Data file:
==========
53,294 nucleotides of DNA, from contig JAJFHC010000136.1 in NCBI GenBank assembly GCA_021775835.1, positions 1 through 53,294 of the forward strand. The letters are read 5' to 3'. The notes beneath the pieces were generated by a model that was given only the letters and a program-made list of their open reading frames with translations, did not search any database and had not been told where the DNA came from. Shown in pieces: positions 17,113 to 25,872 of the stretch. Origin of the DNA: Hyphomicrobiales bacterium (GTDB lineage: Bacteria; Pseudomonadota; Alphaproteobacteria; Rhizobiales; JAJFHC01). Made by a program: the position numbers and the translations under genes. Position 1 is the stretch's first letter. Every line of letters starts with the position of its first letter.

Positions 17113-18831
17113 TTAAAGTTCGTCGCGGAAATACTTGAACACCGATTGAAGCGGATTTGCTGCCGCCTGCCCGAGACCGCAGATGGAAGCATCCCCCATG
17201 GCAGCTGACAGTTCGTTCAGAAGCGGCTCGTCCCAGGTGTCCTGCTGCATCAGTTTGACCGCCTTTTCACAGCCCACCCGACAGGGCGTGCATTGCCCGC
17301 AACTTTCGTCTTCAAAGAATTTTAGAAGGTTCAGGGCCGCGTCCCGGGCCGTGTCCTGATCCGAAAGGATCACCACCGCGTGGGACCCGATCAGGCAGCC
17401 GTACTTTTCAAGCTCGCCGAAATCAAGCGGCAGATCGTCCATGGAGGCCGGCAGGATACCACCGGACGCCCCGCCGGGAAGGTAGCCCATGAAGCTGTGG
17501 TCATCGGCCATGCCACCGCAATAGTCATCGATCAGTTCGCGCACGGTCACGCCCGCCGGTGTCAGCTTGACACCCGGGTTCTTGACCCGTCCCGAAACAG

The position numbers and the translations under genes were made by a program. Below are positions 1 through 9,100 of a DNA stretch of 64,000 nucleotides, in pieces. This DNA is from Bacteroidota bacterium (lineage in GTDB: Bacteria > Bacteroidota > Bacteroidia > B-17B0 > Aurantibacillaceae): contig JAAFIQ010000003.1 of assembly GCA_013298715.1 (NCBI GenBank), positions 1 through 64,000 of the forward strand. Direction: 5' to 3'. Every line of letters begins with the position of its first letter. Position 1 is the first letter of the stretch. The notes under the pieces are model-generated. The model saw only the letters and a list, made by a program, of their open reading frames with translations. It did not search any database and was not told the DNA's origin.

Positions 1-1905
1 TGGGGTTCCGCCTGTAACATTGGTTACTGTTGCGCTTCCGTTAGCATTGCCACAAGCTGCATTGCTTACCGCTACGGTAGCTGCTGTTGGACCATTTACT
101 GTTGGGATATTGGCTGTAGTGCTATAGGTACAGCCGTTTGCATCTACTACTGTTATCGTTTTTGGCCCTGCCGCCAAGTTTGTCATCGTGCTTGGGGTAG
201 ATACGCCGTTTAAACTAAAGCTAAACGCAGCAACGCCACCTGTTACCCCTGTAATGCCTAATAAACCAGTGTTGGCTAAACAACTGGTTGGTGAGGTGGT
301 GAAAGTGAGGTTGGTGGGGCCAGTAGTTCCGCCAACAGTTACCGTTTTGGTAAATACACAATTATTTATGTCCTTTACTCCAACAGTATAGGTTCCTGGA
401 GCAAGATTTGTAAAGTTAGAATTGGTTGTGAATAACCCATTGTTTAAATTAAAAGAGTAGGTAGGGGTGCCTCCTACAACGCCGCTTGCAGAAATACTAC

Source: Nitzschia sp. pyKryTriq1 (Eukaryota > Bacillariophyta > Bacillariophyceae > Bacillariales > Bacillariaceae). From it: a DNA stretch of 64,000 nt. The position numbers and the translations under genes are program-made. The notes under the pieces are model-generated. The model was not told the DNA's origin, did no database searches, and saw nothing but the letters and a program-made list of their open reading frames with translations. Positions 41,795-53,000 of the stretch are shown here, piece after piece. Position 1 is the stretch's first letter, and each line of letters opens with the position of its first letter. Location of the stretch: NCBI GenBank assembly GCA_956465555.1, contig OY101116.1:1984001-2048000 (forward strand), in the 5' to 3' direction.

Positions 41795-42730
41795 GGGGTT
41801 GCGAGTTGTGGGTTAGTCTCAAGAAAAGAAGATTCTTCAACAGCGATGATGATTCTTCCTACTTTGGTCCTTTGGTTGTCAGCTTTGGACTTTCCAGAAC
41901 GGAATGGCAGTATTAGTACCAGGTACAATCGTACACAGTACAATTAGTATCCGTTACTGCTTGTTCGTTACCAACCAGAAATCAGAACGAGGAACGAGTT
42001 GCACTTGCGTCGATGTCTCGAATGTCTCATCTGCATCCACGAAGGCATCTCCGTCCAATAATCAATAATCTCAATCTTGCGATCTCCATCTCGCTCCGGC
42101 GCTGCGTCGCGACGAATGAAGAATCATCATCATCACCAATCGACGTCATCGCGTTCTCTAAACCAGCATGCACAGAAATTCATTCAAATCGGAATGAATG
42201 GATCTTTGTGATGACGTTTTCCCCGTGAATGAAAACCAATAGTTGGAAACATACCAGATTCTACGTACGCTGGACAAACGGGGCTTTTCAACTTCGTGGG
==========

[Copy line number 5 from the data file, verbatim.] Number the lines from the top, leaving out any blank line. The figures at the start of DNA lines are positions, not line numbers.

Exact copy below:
17301 AACTTTCGTCTTCAAAGAATTTTAGAAGGTTCAGGGCCGCGTCCCGGGCCGTGTCCTGATCCGAAAGGATCACCACCGCGTGGGACCCGATCAGGCAGCC